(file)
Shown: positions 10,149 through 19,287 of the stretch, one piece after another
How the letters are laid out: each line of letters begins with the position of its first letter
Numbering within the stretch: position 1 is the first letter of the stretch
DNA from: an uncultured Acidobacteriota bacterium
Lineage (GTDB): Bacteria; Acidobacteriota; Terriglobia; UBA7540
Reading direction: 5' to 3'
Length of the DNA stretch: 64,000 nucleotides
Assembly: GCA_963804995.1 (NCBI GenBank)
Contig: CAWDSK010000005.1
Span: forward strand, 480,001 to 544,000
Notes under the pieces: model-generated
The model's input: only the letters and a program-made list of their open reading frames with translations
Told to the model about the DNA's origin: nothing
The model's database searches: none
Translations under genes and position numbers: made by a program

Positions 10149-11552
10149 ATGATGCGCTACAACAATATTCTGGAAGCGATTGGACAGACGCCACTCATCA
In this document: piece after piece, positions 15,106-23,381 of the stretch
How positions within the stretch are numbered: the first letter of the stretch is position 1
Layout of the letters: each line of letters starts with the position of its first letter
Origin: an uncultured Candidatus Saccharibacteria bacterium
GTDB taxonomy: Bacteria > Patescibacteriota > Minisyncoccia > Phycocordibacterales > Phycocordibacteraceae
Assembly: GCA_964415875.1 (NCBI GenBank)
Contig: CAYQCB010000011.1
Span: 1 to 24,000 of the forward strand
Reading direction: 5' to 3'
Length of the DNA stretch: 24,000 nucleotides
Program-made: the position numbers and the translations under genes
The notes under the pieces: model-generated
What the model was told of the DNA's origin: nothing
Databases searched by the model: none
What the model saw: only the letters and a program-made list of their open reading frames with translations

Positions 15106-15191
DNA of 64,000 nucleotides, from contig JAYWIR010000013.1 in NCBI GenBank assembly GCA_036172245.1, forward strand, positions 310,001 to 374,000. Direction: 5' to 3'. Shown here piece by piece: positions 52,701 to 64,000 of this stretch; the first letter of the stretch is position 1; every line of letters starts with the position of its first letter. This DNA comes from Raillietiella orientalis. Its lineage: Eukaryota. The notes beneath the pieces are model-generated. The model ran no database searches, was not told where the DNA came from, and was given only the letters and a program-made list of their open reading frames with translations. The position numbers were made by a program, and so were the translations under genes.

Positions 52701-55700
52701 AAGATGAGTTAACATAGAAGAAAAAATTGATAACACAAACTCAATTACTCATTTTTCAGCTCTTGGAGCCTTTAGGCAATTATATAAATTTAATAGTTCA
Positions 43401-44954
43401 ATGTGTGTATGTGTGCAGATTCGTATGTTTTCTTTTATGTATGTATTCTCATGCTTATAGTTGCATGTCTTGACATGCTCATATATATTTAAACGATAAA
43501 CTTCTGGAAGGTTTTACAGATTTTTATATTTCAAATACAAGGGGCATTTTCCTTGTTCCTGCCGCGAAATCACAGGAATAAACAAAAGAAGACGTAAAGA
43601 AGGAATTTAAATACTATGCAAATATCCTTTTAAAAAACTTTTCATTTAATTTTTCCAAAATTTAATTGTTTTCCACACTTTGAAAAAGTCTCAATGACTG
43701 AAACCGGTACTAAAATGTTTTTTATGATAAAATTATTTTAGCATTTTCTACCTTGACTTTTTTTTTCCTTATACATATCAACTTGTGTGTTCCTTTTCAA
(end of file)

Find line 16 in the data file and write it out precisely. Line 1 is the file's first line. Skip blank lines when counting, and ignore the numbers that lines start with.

Positions 10149-11552